Signs of a looming economic slowdown failed to stop General Motors and its joint ventures from chalking up record sales in China last month – though it remains to be seen if the U.S. maker can continue to defy the unexpected downturn that is tripping up much of the rest of the Chinese economy.
That could be a serious problem for GM which saw record sales of more than 2 million vehicles in China last year, a surge in demand that helped it regain its position as global automotive sales leader. GM is, meanwhile, hoping to more than double that figure, targeting Chinese sales of 5 million by mid-decade.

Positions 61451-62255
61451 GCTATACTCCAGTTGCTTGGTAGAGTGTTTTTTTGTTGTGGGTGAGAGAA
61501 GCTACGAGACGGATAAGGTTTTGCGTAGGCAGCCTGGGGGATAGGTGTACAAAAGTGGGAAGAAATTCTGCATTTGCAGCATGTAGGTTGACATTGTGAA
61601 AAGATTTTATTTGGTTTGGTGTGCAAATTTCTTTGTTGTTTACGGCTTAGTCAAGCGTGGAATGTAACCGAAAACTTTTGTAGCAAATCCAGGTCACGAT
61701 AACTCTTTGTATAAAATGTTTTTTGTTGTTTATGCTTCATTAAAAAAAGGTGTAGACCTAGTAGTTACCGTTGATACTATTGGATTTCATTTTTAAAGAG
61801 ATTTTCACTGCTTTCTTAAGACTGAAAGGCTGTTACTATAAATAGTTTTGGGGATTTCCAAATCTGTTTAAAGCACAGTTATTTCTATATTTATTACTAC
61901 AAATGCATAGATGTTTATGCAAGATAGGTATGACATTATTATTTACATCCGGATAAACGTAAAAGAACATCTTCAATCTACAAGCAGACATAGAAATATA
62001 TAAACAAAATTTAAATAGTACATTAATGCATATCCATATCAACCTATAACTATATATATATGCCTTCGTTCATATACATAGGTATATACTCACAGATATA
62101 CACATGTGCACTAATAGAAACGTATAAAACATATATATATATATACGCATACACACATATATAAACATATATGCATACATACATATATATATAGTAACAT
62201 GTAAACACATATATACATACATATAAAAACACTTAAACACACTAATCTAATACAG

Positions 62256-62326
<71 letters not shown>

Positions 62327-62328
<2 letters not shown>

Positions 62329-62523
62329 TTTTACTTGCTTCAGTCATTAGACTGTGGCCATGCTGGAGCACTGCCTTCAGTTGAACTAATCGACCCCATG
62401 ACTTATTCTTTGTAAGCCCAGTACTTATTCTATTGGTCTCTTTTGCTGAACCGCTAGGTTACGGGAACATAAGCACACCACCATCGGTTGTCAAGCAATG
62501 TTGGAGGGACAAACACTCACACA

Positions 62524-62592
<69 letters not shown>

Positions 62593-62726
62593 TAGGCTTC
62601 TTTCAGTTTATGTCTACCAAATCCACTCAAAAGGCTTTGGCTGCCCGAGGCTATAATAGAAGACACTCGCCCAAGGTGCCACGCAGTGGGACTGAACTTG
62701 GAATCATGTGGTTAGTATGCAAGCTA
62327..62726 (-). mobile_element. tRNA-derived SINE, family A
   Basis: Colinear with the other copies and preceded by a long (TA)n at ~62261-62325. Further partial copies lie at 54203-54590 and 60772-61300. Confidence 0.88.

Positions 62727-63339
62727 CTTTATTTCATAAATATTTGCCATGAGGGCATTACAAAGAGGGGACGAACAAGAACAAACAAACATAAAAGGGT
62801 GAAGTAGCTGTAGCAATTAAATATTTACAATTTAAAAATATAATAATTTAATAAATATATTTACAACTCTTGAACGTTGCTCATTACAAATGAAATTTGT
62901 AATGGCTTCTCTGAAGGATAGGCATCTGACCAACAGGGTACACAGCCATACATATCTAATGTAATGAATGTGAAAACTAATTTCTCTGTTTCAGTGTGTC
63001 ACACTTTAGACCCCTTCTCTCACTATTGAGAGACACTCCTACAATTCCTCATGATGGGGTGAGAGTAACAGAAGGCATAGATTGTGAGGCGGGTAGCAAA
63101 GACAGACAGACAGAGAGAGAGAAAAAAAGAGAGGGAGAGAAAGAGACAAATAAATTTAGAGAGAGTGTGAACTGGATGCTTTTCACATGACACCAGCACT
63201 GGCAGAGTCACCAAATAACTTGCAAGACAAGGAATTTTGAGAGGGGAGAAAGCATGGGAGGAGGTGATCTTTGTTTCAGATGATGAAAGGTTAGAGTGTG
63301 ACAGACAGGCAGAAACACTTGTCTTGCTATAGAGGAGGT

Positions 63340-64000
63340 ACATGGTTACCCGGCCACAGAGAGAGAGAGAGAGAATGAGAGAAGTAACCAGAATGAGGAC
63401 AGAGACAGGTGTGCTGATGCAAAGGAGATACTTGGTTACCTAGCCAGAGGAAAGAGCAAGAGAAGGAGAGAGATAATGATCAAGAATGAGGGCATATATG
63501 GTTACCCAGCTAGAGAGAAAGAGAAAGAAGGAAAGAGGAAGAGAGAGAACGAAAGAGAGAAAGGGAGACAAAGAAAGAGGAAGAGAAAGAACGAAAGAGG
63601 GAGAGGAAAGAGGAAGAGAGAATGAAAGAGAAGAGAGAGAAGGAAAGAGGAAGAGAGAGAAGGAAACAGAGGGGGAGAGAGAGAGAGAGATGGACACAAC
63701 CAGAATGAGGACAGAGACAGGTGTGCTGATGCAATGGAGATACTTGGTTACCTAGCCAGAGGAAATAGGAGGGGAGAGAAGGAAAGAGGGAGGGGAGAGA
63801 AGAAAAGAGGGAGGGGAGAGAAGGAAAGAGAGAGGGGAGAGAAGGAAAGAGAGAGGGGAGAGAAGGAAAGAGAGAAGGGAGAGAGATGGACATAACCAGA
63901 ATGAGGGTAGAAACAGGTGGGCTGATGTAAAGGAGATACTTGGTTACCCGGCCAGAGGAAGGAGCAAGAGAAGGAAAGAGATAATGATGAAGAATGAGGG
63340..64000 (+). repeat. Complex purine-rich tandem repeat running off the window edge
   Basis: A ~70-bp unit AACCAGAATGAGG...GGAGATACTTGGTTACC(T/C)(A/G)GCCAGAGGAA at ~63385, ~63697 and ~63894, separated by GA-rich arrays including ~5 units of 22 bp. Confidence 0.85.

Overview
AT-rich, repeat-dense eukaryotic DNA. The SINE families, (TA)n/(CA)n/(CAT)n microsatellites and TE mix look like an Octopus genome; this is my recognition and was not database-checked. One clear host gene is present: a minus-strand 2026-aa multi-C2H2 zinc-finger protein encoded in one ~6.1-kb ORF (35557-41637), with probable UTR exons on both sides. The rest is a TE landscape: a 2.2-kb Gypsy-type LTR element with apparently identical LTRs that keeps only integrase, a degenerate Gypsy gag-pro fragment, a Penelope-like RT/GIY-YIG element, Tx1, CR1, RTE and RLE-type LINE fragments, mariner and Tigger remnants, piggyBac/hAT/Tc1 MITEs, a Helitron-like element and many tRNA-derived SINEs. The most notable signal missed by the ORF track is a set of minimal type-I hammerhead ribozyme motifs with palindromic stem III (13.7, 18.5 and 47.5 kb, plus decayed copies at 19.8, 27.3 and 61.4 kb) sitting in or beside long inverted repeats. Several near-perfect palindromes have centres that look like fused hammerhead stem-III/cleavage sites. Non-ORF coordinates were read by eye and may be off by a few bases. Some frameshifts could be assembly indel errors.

Whether the Chinese market will cooperate is uncertain. Auto sales actually slipped during the first quarter, though the general consensus has been for about 10% to 12% growth for the full year — but even that target, modest by recent Chinese standards, is now in question.
“The increase in auto sales in China has recently slowed dramatically, and we expect this trend to continue because of slowing economic growth, high gasoline prices, and the expiration of government incentives for car buyers,” warns Standard & Poor’s credit analyst Robert Schulz.